“Physical inactivity is estimated in 2009 to have killed about 5.3 million people due to chronic diseases across the world,” said Bill Kohl, Professor of Epidemiology and Kinesiology at the University of Texas and Founder and Director of University of Texas Physical Activity Epidemiology Program. According to Kohl, 80 percent of children around the world are not getting enough exercise for optimal health and it’s time to do something about it. After all, this generation of children is expected to live five years less than their parents.
Physical inactivity is a huge contributing factor to this calculation. “We as adults have engineered the opportunities for physical activity out of daily life—engineered this to a point where [kids] are sedentary and not physically active,” said Kohl. The recommendation from the CDC is that kids participate in 60 minutes of physical activity each day and, according to Kohl, even the best of physical education programs in schools are only able to provide a quarter of that.
The USTA has focused its energies on making tennis a more accessible sport for young players so they can get the exercise they need. “The primary reasons that kids are going to play sports is because it’s fun,” said USTA Chief Medical Officer Dr. Alexis Colvin. The USTA has worked hard over the past year to develop what they are calling “ten and under tennis”—tennis for young kids using equipment and rules tailored to their size and experience to make the sport more fun to learn. Softer balls, smaller courts, lighter racquets and the elimination of rankings and tournaments for the under-10 age bracket are all part of the reformation.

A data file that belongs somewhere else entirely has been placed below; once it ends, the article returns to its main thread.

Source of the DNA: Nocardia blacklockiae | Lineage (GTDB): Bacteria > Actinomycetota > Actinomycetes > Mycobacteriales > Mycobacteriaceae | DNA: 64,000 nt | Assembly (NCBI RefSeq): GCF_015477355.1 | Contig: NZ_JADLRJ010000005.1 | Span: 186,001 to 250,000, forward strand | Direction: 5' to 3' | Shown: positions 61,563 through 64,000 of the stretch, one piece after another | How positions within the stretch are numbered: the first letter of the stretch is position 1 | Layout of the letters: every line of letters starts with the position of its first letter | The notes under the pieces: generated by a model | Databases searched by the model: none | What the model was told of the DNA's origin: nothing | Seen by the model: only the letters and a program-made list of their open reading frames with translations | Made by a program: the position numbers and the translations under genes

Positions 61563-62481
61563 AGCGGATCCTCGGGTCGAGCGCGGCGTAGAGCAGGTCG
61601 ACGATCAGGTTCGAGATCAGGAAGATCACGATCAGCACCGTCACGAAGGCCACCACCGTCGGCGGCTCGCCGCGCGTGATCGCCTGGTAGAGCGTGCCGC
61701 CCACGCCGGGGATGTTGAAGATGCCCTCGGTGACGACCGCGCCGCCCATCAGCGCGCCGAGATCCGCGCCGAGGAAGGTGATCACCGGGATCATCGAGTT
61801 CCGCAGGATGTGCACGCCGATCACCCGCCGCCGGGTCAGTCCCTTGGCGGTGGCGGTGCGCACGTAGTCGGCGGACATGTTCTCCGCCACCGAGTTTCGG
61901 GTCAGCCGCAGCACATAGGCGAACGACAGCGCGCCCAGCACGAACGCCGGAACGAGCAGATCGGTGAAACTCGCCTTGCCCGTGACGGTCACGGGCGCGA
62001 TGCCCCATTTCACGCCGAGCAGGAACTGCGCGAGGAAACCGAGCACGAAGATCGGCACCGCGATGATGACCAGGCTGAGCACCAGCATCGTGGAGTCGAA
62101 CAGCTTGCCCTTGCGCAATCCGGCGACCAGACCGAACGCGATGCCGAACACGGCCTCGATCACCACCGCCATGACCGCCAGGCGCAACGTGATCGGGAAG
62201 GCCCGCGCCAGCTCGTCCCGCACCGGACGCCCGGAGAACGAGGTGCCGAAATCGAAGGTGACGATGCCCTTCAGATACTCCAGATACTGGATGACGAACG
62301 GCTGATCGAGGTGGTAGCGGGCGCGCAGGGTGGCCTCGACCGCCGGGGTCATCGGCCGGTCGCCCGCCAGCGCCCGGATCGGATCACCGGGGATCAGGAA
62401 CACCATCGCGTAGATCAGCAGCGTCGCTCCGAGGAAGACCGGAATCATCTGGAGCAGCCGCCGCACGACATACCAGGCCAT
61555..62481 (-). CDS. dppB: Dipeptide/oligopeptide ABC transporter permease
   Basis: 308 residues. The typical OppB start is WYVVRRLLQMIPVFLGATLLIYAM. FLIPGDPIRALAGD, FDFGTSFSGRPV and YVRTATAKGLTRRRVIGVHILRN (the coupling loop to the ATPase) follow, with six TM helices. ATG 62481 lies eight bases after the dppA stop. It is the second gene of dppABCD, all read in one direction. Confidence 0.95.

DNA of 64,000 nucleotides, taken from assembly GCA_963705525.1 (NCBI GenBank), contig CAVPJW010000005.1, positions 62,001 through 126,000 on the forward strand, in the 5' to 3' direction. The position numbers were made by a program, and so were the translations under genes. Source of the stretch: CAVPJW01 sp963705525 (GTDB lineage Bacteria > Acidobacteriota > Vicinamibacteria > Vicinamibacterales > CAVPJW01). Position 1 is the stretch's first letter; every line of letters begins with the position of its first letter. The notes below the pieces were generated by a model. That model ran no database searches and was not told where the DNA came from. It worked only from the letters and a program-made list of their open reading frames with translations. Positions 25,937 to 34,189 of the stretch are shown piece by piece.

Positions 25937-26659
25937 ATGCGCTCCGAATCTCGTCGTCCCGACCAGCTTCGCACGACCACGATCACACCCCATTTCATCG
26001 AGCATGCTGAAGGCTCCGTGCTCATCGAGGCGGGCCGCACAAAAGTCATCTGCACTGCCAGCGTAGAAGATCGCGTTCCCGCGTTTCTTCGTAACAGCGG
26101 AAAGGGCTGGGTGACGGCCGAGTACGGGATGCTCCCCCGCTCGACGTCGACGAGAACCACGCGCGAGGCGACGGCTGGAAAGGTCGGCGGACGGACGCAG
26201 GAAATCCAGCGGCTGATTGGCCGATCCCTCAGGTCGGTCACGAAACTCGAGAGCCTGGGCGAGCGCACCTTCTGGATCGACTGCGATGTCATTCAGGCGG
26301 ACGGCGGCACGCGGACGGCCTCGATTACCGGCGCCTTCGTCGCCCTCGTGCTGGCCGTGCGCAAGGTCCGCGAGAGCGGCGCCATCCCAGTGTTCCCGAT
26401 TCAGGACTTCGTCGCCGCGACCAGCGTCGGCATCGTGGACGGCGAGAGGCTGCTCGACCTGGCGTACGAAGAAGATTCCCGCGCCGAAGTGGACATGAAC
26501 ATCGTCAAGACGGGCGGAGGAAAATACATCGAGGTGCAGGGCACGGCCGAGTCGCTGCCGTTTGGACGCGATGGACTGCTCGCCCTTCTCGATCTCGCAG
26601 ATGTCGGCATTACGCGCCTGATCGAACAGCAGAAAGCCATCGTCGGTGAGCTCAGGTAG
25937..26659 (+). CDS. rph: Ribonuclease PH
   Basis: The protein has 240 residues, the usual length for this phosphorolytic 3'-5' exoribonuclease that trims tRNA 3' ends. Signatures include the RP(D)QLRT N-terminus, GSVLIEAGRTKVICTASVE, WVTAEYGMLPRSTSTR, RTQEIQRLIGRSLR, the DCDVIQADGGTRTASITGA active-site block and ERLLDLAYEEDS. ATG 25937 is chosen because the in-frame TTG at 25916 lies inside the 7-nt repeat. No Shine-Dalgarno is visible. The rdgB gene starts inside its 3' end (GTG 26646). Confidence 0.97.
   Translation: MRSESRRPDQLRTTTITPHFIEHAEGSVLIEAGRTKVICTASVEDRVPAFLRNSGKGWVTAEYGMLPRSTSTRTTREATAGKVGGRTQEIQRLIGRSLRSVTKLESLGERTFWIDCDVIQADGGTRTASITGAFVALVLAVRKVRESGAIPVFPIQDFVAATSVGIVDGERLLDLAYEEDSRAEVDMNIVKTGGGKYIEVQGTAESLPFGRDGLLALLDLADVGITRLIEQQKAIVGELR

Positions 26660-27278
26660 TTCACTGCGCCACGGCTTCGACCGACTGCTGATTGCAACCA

“Can you imagine we had four-foot tall kids playing with the same ball and racquet as Roger Federer?” said Sue Hunt, USTA Chief Marketing Officer. “We’ve changed the game and it’s fun to play now.” Fun is what will keep kids engaged throughout their lives, keeping physical activity up and health benefits with it. The USTA also hopes to be a model for other sports so that children will become lifelong (but not necessarily professional) athletes.
Bob Harper, fitness expert and training extraordinaire of The Biggest Loser, seconds that. “The last thing I would want to see is a child in a gym on a treadmill,” he said. “What I want to see is the parents taking their kids on a weekend getaway of hiking and biking.” Making exercise fun truly begins at home. “We have to get our parents, not only getting our kids to be more active, but they need to be more active because our children watch what we do.”